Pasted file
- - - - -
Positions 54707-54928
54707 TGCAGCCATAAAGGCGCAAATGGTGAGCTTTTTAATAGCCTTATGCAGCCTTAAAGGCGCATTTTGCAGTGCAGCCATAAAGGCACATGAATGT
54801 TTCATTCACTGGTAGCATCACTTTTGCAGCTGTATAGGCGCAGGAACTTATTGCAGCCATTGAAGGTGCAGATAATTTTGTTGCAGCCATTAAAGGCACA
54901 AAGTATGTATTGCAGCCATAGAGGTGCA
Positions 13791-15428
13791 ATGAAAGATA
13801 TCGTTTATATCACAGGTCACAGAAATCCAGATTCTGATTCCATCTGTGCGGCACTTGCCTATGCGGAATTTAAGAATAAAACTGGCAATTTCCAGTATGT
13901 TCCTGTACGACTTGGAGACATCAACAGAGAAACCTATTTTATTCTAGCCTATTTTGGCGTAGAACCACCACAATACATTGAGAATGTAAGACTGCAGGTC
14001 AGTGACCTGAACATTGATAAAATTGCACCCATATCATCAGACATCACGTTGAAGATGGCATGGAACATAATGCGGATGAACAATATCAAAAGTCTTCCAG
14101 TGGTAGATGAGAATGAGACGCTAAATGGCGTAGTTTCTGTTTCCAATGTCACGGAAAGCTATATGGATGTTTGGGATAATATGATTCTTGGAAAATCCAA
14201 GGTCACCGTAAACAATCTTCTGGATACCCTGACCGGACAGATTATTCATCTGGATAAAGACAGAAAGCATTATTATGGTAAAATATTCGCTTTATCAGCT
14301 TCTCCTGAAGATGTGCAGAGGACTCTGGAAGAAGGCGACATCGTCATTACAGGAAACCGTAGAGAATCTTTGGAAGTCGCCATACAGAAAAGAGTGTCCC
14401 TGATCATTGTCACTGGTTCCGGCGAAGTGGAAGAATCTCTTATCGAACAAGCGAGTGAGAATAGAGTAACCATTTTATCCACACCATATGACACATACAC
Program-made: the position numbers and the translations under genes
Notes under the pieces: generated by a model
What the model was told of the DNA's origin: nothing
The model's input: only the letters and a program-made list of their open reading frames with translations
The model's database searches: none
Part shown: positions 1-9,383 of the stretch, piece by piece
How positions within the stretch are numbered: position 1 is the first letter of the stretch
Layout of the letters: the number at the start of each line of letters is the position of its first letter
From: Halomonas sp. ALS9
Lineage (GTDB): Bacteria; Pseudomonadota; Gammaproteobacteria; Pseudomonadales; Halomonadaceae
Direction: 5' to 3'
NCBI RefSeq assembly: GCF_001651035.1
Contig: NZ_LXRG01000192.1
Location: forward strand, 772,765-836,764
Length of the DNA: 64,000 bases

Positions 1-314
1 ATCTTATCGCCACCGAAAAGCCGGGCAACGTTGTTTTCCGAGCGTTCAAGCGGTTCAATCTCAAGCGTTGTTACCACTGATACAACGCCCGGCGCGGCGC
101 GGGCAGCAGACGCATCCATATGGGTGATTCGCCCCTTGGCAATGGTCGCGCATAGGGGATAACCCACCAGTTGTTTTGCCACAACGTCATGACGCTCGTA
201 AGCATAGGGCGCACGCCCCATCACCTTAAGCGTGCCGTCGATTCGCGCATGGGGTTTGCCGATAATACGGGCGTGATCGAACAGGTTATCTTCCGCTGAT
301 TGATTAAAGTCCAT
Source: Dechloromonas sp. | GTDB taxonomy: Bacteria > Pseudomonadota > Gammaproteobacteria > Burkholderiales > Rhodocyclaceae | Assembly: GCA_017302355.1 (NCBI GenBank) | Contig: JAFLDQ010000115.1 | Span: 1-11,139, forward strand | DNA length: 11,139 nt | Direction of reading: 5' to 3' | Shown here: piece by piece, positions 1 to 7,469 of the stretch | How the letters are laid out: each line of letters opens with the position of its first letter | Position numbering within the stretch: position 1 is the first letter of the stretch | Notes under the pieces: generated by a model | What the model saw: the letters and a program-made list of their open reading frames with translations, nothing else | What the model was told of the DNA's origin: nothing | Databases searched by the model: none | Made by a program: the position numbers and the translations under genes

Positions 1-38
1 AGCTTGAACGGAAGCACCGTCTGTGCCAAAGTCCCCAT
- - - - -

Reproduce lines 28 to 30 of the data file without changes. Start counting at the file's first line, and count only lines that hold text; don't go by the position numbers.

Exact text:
Length of the DNA: 64,000 bases

Positions 1-314
1 ATCTTATCGCCACCGAAAAGCCGGGCAACGTTGTTTTCCGAGCGTTCAAGCGGTTCAATCTCAAGCGTTGTTACCACTGATACAACGCCCGGCGCGGCGC